But lately I wanted a project to work on in the evenings, and it seemed a good idea to use the bits in the box. My plan was to start with the dark brown mottled fabric, and do something simple and outline-y in the cream thread. And a week or so ago, something in a sermon made me think of time and then of hourglasses. I did a quick sketch, just to get the idea down on paper.

The first sketch

I photographed the sketch and transferred it to my editing program to produce a usable design. First of all, as I wrote on the sketch, I wanted it “lengthened” or rather, made higher and therefore relatively thinner. Then, looking at some pictures of hourglasses online, I decided I wanted some decoration on the uprights (posts?), as though they were carved. I put in lighter lines to indicate things that could only be seen through the glass, and three small circles (well, ellipses because of perspective) on the top to show where the posts are attached. This was the first digital version I saved as a chart.

Version 1

But the posts looked spindly compared to the rest. So I widened them. Just before saving this as a separate version I remembered to widen the little ellipses on the top to match the new posts. Version 2.

Thicker posts

Then I felt the top and bottom looked rather flat compared to the rest, as though they were just circles cut out of paper. So the next change was to add a bit of a 3D effect to show that they were actually circles of wood (probably) with some depth to them. Version 3.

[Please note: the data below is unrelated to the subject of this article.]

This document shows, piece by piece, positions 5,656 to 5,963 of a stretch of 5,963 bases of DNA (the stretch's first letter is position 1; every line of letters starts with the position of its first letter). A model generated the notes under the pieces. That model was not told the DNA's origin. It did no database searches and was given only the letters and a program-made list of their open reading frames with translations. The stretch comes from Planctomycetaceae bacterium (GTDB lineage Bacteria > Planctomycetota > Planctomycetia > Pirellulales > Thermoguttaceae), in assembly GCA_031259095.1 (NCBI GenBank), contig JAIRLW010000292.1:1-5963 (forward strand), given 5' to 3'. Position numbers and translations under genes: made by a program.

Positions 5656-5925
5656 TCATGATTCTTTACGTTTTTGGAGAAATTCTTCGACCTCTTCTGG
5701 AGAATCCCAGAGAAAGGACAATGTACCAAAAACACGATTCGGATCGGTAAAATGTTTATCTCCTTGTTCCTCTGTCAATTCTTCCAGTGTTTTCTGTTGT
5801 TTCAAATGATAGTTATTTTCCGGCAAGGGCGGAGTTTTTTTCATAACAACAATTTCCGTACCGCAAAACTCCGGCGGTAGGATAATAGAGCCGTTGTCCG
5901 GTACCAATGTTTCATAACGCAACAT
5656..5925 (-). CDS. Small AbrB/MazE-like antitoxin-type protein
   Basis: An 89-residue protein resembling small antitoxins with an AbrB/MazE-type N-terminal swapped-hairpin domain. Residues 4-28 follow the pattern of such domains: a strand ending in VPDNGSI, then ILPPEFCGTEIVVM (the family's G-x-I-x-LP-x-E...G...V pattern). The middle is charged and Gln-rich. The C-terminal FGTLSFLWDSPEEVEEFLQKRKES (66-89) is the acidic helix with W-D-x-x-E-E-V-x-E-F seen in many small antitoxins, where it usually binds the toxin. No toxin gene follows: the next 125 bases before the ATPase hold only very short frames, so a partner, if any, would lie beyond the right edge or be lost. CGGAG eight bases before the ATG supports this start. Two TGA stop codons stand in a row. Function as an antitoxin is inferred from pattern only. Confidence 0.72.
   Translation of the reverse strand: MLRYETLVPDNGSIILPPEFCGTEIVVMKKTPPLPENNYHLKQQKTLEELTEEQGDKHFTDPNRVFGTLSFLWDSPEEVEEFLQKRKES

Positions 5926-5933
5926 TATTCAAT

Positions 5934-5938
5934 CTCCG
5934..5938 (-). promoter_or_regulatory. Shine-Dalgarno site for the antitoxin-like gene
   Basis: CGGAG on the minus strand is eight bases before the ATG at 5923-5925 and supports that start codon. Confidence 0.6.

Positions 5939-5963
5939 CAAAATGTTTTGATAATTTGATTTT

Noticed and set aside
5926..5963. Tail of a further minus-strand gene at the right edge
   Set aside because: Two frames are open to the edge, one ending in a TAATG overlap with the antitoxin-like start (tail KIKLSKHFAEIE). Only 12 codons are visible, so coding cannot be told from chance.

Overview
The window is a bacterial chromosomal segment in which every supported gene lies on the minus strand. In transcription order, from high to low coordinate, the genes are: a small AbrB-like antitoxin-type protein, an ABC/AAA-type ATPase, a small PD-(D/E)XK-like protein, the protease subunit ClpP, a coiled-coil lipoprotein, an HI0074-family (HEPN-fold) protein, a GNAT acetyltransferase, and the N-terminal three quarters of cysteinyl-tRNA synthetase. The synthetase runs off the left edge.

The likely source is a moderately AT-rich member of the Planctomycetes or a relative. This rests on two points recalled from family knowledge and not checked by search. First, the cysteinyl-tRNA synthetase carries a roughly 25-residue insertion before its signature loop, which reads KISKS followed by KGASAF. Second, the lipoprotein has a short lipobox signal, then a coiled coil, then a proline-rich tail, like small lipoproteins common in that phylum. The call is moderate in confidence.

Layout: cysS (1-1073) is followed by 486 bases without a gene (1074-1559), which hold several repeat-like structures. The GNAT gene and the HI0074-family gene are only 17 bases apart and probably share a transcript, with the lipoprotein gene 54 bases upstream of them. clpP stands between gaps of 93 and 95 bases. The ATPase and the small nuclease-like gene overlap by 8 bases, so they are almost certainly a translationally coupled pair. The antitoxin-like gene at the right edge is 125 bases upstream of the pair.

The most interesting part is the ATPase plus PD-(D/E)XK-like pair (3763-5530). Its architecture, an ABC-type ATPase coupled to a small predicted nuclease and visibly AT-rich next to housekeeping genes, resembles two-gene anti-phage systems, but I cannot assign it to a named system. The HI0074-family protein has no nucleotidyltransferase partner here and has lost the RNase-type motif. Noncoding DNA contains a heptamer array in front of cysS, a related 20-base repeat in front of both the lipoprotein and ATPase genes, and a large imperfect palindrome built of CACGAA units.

A bit more depth

There was still something odd-looking about the design. I printed out the first three versions and realised that another lighter see-through-the-glass line was needed, namely the one at the back of the bottom of the glass itself. I had also failed to notice that the top and bottom parts of the hourglass had lines separating them from the little funnel bit in the middle, so those sections of their outlines were removed. Version 4.

Lines added and removed

My original idea had been to add some words in a curve on either side of the hourglass, so I added a temporary circle to help with placement of the lettering. I’d been looking through the Bible for a quotation about using time wisely, but couldn’t find anything expressing that sentiment in a single pithy verse. Some verses from Ecclesiastes (“He has made everything beautiful in its time” and “He has planted eternity in the human heart”) were lovely but wouldn’t fit in the limited space. In the end I went for Psalm 31, with an alternative using the expression “time flies” in English and Latin in case someone preferred a secular version.